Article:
Cover converted with Zamzar

Zamzar also converts a PDF to a PNG or a TIF (Amazon accepts covers in JPG and TIF formats). I was unable to upload the TIF onto this blog (I got an error message), but the typeface in the TIF isn’t as sharp. The colour holds, though.

Derek Murphy’s Conversion Tool  (free)

As if providing a free tutorial isn’t enough, Derek Murphy has created a free PDF to JPG conversion tool, making him the new champion of cash-strapped self-pubs everywhere.

Derek Murphy’s free conversion tool

Derek’s tool does a decent job of converting my PDF, but my typeface isn’t as crisp as it is with the Zamzar conversion (at this size, the differences don’t show too much). But man, the guy wrote a piece of software that he’s allowing self-pubs to use for free, and it does an acceptable job, so no one’s judging here.

PDF to JPG (free)

Next, I tried PDF to JPG, a downloadable piece of software with a respectable rating on CNET. The interface is simple and fairly easy to use. The typeface came out fairly fuzzy around the edges, putting this conversion software behind Zamzar and Derek Murphy’s tool.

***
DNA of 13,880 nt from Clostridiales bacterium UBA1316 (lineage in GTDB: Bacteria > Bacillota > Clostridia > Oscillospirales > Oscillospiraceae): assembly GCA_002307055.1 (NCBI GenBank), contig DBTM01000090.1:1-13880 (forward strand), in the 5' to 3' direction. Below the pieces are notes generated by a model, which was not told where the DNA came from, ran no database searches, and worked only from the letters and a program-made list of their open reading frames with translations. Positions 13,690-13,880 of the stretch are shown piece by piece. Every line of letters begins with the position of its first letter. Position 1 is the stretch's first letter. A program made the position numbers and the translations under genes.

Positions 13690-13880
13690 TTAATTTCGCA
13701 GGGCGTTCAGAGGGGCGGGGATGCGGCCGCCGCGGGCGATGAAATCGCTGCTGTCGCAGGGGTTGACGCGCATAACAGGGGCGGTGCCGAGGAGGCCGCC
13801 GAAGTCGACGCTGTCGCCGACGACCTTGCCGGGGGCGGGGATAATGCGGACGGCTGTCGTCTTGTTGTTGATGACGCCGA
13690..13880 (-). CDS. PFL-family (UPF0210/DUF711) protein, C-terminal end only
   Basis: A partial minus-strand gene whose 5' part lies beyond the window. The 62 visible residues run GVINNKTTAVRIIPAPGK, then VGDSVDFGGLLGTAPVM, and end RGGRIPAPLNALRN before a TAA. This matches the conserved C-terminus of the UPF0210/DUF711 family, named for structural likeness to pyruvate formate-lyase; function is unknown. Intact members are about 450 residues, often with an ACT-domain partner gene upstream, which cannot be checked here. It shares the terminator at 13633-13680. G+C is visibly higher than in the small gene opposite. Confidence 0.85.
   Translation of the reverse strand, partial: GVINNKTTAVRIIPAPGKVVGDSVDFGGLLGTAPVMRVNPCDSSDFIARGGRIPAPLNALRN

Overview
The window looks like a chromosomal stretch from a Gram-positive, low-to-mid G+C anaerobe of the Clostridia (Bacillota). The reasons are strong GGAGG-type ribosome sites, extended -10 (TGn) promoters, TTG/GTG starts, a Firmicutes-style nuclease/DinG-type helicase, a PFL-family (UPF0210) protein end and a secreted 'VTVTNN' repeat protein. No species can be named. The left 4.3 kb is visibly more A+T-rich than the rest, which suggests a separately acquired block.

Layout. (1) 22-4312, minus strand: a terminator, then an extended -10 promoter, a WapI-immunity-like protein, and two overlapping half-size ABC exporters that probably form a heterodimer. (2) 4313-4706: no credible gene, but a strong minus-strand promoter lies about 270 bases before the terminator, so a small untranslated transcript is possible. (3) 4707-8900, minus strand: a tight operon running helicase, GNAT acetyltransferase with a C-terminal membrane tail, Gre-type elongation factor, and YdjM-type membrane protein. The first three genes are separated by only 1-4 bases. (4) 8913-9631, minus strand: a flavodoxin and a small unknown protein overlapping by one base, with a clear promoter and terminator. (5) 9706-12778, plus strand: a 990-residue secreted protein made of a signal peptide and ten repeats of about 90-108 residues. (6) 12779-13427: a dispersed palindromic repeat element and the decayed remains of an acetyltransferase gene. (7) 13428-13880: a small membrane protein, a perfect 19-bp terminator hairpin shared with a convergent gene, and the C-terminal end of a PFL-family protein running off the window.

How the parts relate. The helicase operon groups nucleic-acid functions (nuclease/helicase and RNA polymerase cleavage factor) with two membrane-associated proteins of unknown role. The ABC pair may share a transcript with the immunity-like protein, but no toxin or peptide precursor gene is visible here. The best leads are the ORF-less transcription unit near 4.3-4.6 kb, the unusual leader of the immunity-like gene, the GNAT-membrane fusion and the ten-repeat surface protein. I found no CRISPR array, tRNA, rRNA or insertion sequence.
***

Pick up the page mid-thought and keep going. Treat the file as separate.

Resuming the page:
PDF XChange Viewer (free)

My editing colleague, Carla Douglas, suggested that I try PDF XChange Viewer — PDF mark-up software that many editors use for proofreading digital documents. Of course! As per Carla’s instructions, I right-clicked on the cover and exported to a JPG. Again, some of the colour is lost, and the conversion wasn’t on par with Zamzar or Derek Murphy’s tool.

PDF XChange Viewer, saved as JPG

I then right-clicked on the cover in Word once again, and exported it as a PNG. The original colour is retained.

PDF XChange Viewer, saved as PNG